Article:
Karate DogReviewed By David Cornelius
Posted 08/21/06 23:05:42
There is no reason at all, none at all, to bother with a movie as awful as “Karate Dog.” You know it. I know it. The folks at the video store know it. But somewhere out there, there is somebody who’s actually considering spending eighty-some minutes watching it anyway, probably because he or she has stumbled upon it and thought, ever so briefly, “oh, this looks cute.” So let me direct this entire review to you, the solitary person who might actually entertain the thought of viewing “Karate Dog:” Don’t. Just don’t. Seriously. DON’T.“But Dave,” you say, “it’s got a dog doing karate in it! I like dogs! And oh, look, Jon Voight is in it. I like him, too. And hey! Chevy Chase as the voice of the Karate Dog! Isn’t that just adorable? I love ‘Vegas Vacation.’”
Now, imagine I’m standing next to you at the video store. I have just smacked the DVD out of your hand and, for good measure, slapped you upside the head. I may even just start shouting “No!!” at you, like you’re a family pet who just pooped on the couch. Hey, that’s just about right – wanting to watch “Karate Dog” is like wanting to poop on the couch. Both deserve a stern yell and a smack on the nose with a rolled-up magazine.
You see, you silly fool, “Karate Dog” is a made-for-basic-cable flick directed by none other than Bob Clark, the once great comedic filmmaker whose career has spiraled so far down that he spent the last decade churning out crap like the “Baby Geniuses” movies. The major change in quality of output from this guy makes me refuse to believe it’s the same man who once made “A Christmas Story.” Perhaps he was replaced years ago by an evil twin or some android while nobody was looking.
(Seriously, what has age done to him? His next project is slated to be a remake of his own horror-comedy “Children Shouldn’t Play With Dead Things,” only with – no kidding – rapping zombies. Sigh.)
“Karate Dog” is just as inept, obnoxious, and ill-conceived as both “Baby Geniuses” movies, and no, you do not want to see those either, don’t make me smack you again. Anyway. There’s a dog named Cho Cho, and he can talk to humans (with Fletch’s voice!), and his kindly owner (the late Pat Morita) gets killed, and Cho Cho is the only witness, and a dopey FBI agent (Simon Rex, perhaps the only human in history to have been a gay porn star, an MTV host, and a star of a “Scary Movie”) needs his help in tracking down the killer. There’s a subplot about the FBI agent falling in love with another agent (Jaime Pressly), and something about a talking computer (voiced by Lori Petty), and something about Jon Voight, who once again plays an idiotic villain in Bob Clark movie, which suggests he’s aiming to take over Christopher Walken’s job of cool star who shows up in very terrible movies every now and then, just to make us wonder if we need to put him in a home for a while. This time, Voight’s a billionaire who wants to something very evil involving the dogs of the world, although I can’t remember what it is, because I was too busy crying over his bad Southern accent and worse ponytail.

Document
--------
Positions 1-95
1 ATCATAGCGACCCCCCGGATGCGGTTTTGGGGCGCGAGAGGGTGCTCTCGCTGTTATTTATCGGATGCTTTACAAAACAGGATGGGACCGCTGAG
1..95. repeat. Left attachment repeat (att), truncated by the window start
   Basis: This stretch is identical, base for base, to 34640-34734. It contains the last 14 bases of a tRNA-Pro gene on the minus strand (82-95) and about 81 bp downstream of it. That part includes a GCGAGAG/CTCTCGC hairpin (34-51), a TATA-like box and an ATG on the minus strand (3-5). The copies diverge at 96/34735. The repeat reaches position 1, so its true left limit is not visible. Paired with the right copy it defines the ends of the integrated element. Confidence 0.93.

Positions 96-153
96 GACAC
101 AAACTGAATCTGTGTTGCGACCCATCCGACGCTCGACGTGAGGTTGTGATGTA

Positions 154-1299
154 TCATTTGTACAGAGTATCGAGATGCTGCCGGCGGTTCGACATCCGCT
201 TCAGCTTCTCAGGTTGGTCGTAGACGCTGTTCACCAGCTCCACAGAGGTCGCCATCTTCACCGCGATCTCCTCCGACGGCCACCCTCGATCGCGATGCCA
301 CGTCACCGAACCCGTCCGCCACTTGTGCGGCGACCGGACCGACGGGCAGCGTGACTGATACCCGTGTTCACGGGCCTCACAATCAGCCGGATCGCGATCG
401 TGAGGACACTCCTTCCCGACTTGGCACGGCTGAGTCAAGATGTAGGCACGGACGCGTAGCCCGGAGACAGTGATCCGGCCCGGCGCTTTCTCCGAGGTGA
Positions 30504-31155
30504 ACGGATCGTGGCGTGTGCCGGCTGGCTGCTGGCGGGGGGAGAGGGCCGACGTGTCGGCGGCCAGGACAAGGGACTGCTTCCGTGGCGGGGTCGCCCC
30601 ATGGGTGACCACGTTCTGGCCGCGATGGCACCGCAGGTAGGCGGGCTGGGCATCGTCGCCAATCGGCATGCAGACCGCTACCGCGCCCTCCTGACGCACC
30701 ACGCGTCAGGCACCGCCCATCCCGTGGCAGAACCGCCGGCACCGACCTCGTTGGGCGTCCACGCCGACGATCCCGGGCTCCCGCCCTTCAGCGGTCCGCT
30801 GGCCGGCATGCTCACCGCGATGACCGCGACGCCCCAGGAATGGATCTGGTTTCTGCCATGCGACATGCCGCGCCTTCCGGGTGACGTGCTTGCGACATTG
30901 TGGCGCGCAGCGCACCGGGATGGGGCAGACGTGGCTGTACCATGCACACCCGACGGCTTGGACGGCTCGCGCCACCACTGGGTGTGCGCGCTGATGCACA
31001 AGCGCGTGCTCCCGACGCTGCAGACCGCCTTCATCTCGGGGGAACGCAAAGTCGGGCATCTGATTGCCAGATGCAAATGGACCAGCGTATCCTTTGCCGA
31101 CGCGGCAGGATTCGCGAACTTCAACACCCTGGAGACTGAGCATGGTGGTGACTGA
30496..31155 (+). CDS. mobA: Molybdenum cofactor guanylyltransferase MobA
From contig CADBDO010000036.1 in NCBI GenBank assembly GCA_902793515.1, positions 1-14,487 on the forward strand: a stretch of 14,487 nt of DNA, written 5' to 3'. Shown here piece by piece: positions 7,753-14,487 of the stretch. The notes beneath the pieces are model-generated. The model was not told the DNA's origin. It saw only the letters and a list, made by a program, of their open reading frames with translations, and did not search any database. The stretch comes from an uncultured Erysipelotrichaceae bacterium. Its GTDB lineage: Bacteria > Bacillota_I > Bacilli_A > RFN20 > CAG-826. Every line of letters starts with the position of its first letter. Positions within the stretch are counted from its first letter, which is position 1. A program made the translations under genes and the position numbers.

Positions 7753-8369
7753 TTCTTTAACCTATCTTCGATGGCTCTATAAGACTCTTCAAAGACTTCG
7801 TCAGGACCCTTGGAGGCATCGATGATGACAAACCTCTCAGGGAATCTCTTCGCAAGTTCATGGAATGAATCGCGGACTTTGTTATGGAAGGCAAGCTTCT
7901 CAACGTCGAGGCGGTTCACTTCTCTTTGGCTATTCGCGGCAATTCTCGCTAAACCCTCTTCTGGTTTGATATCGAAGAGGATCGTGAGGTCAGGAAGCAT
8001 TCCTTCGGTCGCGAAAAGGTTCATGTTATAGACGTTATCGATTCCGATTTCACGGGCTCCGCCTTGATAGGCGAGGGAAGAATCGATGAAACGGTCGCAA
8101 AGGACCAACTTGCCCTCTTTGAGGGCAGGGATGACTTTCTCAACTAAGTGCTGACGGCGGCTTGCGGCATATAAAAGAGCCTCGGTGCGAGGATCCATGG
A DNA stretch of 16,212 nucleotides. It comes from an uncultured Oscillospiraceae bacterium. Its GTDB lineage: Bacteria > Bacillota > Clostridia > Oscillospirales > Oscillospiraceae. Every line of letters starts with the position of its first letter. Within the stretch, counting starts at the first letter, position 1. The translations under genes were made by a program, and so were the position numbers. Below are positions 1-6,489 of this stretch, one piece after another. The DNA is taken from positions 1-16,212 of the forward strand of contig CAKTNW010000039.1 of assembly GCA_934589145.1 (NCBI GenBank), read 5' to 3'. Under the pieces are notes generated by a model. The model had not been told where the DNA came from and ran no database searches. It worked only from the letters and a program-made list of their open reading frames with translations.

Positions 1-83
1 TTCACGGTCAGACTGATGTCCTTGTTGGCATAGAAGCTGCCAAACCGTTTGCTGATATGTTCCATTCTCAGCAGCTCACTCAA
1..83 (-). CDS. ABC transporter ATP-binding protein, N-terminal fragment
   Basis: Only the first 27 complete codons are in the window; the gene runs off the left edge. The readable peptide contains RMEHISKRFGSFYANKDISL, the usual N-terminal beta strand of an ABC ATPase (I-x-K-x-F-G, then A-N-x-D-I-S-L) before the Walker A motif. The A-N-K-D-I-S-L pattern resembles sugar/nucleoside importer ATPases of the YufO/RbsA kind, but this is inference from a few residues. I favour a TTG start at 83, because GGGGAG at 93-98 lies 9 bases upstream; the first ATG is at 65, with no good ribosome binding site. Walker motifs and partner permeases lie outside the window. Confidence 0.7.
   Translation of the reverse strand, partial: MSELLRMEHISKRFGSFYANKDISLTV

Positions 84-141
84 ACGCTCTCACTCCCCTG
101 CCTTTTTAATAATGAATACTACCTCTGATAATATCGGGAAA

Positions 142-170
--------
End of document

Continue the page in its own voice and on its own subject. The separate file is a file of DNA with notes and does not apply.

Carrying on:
Anyway, Cho Cho is a master of martial arts, hence the title. He also winds up as lead singer of an all-pet band, singing a version of “Chantilly Lace” so cloying it that could create a brand new Day the Music Died.
None of it is remotely enjoyable. Most of it is peppered with amateurish direction, lousy comic timing, the worst possible punchlines, and an unyielding parade of stupidity. As a leading man, Rex is such a non-personality that you could replace him with a wet sock and you’d more or less get the same freaking movie. And because all of that isn’t enough, Clark and screenwriters Steven Paul and Gregory Poppen (yup, they also penned “Superbabies 2”) make sure that very little of any of this is right for kids. The early violence is rather heavy, while Chase’s moronic one-liners often make no sense to youths who might not get a gag about, say, the Kennedy assassination.“But Dave,” you whine, “it’s got a dog doing karate! I want to see a dog doing karate!” Sigh. Have you learned nothing? “Karate Dog” is not a cute movie, it’s not a funny movie, it’s not a likable movie, it’s not a watchable movie. It’s lousiness at its most extreme. If you rent it, I might just have to come over to your house and poop on your couch. That’ll learn ya.
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